The burden of mental disorders is well known. Mental disorders are common, resulting in significant disability as well as contributing to — and complicating — chronic health conditions. Most mental disorders are untreated, and the COVID-19 pandemic has only further highlighted significant disparities in access to treatment. Effective pharmacologic and psychological treatments are available, yet outcomes in routine practice are often weaker than what is found in randomized controlled trials.
Measurement-based care (MBC) can improve the outcomes of routine mental health practice. MBC involves routinely and systematically evaluating mental health symptoms, ideally before or during a clinical encounter, to both inform and direct mental health treatment. For example, in 2015, a randomized controlled study of MBC in the treatment of depression found a much higher remission rate among the MBC group compared to the usual treatment (73.8% vs. 28.8%).
What accounts for the impact of MBC on outcomes? MBC can help providers track the response of their patients to treatments, alert providers to when patients need to adjust treatment, and aid clinical decision-making. For example, MBC can facilitate changes in dosage and medications, improve case conceptualization, identify the need to change treatment modality and targets, or inform when patients need an increase or decrease in service frequency and intensity. MBC can also facilitate communication between patients and providers, improving the therapeutic relationship as well as shared decision-making.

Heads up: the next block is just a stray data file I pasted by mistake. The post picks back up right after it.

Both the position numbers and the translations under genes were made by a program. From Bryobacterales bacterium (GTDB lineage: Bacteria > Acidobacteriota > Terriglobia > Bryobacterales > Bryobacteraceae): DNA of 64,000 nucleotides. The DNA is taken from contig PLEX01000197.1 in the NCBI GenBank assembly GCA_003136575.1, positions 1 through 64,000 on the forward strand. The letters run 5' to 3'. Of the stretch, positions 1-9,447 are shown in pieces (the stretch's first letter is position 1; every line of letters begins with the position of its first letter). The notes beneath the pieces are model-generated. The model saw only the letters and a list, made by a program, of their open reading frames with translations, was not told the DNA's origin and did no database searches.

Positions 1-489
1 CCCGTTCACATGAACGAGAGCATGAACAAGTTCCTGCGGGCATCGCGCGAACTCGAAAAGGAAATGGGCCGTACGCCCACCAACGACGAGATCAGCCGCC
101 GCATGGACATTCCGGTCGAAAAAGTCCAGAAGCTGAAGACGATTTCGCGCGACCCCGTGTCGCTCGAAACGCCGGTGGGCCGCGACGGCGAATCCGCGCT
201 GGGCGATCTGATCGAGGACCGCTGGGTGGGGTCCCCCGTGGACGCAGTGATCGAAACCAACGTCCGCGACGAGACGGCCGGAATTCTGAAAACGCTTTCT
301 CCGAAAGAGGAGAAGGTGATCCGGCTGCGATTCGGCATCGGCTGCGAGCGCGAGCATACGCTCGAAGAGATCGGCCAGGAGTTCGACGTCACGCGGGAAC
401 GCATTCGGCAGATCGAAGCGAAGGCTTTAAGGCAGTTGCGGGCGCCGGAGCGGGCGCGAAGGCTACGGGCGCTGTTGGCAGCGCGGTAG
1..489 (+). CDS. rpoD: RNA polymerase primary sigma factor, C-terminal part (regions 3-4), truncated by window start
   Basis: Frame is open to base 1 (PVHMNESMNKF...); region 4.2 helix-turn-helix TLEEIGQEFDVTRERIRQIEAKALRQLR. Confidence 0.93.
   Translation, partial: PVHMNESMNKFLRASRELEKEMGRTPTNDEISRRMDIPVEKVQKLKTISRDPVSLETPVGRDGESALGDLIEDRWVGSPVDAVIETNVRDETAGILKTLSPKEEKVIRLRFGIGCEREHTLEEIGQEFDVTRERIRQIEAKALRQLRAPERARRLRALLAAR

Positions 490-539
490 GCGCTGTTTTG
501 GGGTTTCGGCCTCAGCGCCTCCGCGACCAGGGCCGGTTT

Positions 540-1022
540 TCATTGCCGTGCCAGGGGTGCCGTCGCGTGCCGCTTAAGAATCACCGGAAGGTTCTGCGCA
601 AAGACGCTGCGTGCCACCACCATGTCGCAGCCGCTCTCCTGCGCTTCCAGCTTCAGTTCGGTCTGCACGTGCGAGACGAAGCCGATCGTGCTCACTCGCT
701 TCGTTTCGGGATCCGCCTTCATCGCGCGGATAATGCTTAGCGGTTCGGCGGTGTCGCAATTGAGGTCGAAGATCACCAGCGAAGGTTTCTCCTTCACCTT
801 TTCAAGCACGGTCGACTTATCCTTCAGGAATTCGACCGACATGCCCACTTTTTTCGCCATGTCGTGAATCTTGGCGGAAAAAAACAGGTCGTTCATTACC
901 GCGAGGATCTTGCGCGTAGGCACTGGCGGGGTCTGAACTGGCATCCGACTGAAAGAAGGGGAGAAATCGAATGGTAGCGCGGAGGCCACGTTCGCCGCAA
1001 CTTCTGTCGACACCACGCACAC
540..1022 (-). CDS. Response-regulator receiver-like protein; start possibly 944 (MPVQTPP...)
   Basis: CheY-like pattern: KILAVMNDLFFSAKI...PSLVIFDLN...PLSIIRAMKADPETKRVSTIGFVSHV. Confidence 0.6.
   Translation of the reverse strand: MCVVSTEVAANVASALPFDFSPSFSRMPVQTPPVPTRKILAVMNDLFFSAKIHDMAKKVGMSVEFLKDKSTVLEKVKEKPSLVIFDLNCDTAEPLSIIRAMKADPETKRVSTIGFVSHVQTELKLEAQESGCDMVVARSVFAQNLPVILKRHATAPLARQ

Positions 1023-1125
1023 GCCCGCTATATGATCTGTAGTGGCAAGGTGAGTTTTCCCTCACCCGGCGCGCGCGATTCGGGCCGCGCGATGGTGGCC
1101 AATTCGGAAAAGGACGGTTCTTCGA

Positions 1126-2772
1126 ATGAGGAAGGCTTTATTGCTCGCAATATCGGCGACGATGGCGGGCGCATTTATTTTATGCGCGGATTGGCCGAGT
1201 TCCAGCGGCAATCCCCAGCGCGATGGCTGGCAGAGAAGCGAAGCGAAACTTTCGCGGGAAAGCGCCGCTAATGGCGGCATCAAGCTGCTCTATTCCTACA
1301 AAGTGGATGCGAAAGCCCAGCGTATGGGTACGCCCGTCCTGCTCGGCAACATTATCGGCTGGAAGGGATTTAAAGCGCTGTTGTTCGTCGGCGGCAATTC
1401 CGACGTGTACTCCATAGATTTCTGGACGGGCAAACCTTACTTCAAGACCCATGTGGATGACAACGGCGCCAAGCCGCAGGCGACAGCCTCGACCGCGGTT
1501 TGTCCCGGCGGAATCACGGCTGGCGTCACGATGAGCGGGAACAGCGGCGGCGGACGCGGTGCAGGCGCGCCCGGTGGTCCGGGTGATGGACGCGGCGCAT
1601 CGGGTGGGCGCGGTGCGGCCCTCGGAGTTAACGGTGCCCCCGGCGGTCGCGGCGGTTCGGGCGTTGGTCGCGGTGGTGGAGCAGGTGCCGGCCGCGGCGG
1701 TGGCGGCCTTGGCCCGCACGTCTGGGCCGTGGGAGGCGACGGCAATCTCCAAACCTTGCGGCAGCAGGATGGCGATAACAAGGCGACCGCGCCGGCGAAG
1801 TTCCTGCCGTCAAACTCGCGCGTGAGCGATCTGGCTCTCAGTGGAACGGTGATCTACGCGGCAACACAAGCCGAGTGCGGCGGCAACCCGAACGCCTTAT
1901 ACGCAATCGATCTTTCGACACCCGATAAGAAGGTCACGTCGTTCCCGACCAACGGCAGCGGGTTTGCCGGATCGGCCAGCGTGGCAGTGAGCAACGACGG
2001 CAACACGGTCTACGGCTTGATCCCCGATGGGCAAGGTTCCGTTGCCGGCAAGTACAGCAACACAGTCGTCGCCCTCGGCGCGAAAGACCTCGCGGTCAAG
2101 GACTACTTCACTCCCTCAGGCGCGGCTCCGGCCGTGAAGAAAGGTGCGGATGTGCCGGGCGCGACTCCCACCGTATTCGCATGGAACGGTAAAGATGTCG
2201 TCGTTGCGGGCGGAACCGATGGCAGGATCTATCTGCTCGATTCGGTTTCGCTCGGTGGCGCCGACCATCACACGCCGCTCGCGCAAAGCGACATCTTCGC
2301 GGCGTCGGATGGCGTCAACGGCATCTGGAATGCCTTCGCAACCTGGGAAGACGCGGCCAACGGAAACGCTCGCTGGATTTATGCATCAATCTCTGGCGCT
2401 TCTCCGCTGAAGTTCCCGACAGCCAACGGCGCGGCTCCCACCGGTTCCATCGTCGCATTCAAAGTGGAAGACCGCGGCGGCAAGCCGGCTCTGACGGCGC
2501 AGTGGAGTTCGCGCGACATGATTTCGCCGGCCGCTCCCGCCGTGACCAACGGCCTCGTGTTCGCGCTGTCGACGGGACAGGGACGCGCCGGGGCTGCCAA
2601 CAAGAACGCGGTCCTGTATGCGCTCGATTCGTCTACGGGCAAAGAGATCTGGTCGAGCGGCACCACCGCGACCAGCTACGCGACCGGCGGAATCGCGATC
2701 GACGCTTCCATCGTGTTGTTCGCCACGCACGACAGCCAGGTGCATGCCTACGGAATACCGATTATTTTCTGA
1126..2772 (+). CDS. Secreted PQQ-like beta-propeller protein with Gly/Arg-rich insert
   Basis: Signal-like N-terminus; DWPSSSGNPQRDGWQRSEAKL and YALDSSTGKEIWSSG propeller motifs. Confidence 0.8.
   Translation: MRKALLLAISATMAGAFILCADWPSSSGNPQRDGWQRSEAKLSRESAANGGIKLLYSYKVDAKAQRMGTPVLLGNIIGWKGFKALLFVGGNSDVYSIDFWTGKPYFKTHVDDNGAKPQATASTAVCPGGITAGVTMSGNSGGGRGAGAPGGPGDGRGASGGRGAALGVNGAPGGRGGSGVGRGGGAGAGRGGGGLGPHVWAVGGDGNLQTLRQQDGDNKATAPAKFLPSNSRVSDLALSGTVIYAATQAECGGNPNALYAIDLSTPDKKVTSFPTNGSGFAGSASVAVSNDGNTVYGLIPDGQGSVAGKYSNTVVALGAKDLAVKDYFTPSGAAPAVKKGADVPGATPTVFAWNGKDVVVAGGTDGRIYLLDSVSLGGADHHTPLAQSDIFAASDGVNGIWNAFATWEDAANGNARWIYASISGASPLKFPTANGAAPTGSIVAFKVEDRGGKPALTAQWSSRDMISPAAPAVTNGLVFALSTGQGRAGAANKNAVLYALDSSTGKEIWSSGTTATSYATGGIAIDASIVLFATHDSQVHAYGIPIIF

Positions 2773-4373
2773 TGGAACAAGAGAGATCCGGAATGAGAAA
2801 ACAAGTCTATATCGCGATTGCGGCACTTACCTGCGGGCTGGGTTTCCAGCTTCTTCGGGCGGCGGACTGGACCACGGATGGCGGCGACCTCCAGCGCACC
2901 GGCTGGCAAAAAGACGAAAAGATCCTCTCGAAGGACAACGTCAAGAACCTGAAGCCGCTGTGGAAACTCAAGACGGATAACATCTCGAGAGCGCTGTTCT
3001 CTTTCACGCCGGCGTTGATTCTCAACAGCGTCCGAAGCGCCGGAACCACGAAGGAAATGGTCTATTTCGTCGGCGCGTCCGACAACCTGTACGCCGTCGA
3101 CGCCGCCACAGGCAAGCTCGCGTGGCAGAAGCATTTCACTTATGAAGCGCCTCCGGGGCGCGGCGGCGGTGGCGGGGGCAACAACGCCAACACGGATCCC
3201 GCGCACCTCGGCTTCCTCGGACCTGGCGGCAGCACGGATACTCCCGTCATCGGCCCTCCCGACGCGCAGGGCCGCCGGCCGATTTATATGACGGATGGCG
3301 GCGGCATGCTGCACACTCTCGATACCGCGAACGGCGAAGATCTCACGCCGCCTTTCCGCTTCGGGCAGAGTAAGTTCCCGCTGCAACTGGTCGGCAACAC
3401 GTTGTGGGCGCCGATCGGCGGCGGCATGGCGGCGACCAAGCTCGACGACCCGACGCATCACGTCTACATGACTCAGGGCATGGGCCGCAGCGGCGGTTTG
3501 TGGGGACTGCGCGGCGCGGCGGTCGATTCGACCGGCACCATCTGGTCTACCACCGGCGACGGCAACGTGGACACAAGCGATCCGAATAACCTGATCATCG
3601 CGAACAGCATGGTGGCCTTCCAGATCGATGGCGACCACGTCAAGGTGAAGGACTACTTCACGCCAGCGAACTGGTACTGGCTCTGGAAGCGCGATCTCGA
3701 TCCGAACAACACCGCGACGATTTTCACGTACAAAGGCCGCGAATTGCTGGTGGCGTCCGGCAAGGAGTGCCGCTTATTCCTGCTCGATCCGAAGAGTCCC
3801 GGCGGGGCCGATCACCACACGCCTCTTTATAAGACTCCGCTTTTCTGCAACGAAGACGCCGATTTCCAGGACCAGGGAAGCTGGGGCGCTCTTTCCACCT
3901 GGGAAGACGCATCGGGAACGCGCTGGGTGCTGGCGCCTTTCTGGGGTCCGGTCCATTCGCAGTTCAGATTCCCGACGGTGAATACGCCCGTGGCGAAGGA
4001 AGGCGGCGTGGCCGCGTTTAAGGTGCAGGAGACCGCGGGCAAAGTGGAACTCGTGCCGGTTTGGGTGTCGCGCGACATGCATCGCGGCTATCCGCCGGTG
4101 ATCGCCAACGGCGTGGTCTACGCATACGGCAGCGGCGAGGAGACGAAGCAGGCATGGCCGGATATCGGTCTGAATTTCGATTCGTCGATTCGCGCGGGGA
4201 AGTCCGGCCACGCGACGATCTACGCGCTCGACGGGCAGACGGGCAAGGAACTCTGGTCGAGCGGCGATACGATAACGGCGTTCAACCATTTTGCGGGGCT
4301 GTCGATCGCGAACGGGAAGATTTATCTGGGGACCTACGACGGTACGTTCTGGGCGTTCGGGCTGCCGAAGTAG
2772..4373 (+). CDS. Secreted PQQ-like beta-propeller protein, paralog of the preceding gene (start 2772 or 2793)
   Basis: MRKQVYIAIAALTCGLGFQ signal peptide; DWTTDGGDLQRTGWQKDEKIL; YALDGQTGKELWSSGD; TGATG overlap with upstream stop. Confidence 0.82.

Patients like MBC. They accept MBC as part of the treatment process and report that it improves their care. When implemented correctly, providers also like MBC, recognizing its many benefits and utility in treating their patients. Although providers often express fears about the burden of MBC, successful implementation of MBC usually results in little to no burdens for providers; indeed, MBC is associated with positive experiences for patients and clinicians alike.
I have firsthand knowledge of the utility of MBC. In 2006, I was brought into a large behavioral health organization to answer a seemingly simple question: Do our patients get better? Like many organizations, this organization relied on standard customer satisfaction surveys and other regulatory or quality metrics to gauge performance; however, these approaches almost invariably focused on the process of care (e.g., number of patients on multiple antipsychotics), but not the outcome of care. To meet their needs, I created a system that measured how patients changed in their symptoms, functional impairment, and quality of life over the course of treatment.
For the first time, this organization got what they needed: data that definitely showed patient progress. Once they got this data, both clinicians and administrators wanted more. Yet my bespoke, homegrown outcome systems, which initially relied on time-intensive, costly, and inflexible paper-based approaches, couldn’t keep up. They wanted a quick and easy way to not only collect the data without disrupting the clinical flow, but also accessible and useful presentations of patient progress so they could evaluate how their current treatment methods were working for both individual patients and across programs.